Helping Kids with Challenging Behavior

Helping Kids With Challenging Behavior


Your kids want to do well. They want to make good choices. Your children truly want to be successful.

“Kids do well if they CAN … if they could do well, they would do well. If not, something must be getting in the way” (Dr. Ross Greene).

If you have a child who’s struggling with challenging behaviors you need to know they’re not trying to make your life difficult. Your little one is not trying to ruin your day!

Behavior is a skill and lagging skills are what are preventing kids from meeting the expectations of more appropriate behavior.

A simple mistake many of us parents make when dealing with our kids’ challenging behaviors is that we focus only on the behavior. We bribe and reward our kids in an attempt to encourage the behaviors we like, and we punish them when problem behaviors occur.

If all we focus on is the challenging behavior with our kids, we miss what’s most important - the opportunity to discover and understand what is causing the behavior (what is getting in the way of their success) and the ability to create solutions with our kids which teach the needed skills they are lagging in.

Believe it or not, challenging behavior is normal in young children. I often meet with panicked parents in my coaching practice whose internal alarms are blaring that there is something wrong with their child. They’re sure a mental health diagnosis is needed, and they’re worried their toddler or preschooler is headed down a bad path because of their defiant, aggressive, non-compliant or other challenging behavior. This simply isn’t true.

When we view behavior as a skill and we know which skills our kids are lagging in then our most important job as parents is to teach!

If we want our little ones to ride a bike, we teach them. If we want them to learn to swim, we teach them. If we want them to behave appropriately, we cannot bribe and punish them … we need to teach skills and appropriate behavior expectations.

With your love and support there is lots you can do to help your child manage their behavior.

Look beyond the behavior. Focus instead on determining the lagging skills that might be causing the behavior.

Think about your expectations. Make sure the bar for your expectations is realistic for your child’s developmental age and is close to their skill level.

Brainstorm alternatives. Many times parents come up with solutions that are done TO their child. What you need to do is come up with solutions WITH your child. When things are calm talk with your child about other ways they could handle the situation (or their behavior) next time.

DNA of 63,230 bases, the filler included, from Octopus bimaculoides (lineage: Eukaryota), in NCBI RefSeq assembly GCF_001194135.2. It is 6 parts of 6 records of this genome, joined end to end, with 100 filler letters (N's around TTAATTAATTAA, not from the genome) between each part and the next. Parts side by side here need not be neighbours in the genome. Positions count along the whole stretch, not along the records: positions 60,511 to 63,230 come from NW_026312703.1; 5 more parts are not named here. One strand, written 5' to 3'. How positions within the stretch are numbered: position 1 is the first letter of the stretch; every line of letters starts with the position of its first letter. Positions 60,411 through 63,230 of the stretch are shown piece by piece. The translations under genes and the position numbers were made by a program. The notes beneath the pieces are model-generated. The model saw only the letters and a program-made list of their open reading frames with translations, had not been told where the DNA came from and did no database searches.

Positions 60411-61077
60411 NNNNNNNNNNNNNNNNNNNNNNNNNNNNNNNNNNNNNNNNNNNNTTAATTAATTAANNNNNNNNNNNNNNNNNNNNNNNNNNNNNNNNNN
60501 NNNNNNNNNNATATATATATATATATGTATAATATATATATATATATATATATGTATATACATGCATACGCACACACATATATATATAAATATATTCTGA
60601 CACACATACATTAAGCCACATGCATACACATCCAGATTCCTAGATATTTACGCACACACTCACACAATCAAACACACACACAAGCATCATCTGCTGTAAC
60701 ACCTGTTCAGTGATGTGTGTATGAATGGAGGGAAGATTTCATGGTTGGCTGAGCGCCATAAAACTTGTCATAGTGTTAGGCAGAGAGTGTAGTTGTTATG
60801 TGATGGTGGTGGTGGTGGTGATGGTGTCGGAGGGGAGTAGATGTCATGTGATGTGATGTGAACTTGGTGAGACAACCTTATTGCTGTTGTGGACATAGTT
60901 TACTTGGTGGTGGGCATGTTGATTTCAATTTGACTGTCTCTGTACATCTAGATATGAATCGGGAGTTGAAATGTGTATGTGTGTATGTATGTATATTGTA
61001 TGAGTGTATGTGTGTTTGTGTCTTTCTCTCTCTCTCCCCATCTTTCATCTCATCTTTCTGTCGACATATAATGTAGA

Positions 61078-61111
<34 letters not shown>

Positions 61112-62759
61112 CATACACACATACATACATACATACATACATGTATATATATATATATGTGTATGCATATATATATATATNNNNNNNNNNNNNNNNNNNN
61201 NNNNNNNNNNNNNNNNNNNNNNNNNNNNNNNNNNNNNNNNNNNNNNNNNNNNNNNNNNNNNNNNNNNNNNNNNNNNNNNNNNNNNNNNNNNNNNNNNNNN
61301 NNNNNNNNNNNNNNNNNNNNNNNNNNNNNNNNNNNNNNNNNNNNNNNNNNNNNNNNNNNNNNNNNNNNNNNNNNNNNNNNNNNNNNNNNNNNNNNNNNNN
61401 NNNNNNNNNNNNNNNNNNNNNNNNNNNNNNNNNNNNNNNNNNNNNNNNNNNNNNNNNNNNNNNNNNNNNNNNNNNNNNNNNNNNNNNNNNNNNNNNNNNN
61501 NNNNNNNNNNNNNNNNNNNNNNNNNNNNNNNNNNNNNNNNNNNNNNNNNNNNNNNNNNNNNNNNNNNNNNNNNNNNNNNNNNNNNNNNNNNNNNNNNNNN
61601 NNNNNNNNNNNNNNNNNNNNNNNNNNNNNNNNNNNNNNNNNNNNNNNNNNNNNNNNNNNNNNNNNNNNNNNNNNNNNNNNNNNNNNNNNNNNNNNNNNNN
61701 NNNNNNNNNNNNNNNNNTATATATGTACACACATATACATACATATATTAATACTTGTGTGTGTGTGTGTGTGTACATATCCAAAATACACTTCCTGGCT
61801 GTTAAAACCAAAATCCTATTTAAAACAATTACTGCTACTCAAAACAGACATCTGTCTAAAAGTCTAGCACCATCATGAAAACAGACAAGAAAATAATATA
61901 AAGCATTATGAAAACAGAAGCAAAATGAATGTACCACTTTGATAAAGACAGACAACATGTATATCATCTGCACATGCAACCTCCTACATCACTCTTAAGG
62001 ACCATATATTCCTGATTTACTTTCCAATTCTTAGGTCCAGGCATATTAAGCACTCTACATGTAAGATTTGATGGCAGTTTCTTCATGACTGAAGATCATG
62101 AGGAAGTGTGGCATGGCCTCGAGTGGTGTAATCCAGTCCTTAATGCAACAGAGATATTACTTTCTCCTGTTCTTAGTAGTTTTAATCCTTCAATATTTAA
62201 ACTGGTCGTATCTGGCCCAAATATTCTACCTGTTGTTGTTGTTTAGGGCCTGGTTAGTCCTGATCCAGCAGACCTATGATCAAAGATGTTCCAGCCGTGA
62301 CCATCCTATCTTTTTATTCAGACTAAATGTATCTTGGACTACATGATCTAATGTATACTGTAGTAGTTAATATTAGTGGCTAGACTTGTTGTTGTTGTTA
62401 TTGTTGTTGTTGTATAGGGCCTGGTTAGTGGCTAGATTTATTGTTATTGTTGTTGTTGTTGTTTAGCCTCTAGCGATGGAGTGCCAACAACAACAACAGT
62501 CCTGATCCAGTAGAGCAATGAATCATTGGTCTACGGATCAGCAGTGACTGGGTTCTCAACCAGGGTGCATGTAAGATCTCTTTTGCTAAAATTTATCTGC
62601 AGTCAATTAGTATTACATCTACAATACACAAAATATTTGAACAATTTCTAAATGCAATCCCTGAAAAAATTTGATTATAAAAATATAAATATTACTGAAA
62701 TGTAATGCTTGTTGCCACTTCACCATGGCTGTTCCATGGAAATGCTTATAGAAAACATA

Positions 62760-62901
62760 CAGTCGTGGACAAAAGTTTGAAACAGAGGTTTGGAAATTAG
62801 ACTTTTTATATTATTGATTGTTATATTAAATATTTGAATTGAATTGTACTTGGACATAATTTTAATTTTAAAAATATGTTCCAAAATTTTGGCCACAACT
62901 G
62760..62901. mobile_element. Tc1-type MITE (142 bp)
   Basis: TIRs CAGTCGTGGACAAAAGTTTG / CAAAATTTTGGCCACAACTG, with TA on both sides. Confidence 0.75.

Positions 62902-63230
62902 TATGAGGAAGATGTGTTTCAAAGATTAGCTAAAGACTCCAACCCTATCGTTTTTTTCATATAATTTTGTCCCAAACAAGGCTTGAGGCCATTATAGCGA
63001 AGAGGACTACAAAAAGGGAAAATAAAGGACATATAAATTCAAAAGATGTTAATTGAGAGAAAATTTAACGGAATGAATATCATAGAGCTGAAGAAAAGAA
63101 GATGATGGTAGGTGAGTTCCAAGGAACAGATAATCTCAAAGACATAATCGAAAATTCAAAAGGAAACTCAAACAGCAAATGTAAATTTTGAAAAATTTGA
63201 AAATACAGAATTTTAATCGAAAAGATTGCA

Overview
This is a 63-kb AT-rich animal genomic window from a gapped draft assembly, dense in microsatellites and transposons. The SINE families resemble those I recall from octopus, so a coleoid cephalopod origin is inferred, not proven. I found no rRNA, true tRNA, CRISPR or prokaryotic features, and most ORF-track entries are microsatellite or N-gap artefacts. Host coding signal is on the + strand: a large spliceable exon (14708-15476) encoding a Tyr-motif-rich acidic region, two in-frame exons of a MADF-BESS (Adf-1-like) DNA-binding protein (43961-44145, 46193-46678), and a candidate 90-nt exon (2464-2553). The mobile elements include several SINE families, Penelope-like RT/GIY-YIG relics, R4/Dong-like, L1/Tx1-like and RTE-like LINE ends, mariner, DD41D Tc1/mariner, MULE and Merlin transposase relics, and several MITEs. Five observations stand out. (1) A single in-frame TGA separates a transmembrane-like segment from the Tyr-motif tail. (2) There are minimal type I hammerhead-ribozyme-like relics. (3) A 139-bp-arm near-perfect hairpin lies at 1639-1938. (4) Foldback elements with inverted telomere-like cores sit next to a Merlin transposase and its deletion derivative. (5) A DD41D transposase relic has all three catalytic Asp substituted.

Stay calm and model empathy. Take a deep breath and pause before you react. When you have a calm, level head, you are better able to determine your child’s lagging skills. You’ll also be better able to show your child you care and empathize with his/her struggles in these lagging skill areas.

Supervise. Your child may need more supervision than others their age with behaviors that are challenging. Stay close, present and aware. As your child matures and builds more skills less supervision will be needed.

Your child’s behavior may seem like they are intentionally acting out to get their way or it may seem like a personal attack against you. You may feel that they are choosing not to handle a situation even though they know better.

I wonder how things would change in your family if you remind yourself that challenging behavior is a sign that your child needs your help. Your toddler or preschooler has limited coping strategies and problem solving skills. These are skills you can teach them.

Children have a lot to learn. If you can be there with support and a willingness to teach, your child will learn new skills. They’ll make better choices, they’ll do well, and they will be successful.

Support is always available. Changing patterns of behavior is hard and it can be confusing to try new things.

If you relate to any of this information and want to learn more about how I can help you, or if you want to schedule a free phone conversation to see if my work is right for your family, please email me at This email address is being protected from spambots. You need JavaScript enabled to view it.

Your parenting counts!

Heart of Connecting

My work is dedicated to supporting parents and early childhood educators in understanding and reducing challenging behavior in young children at home and in the preschool classroom.

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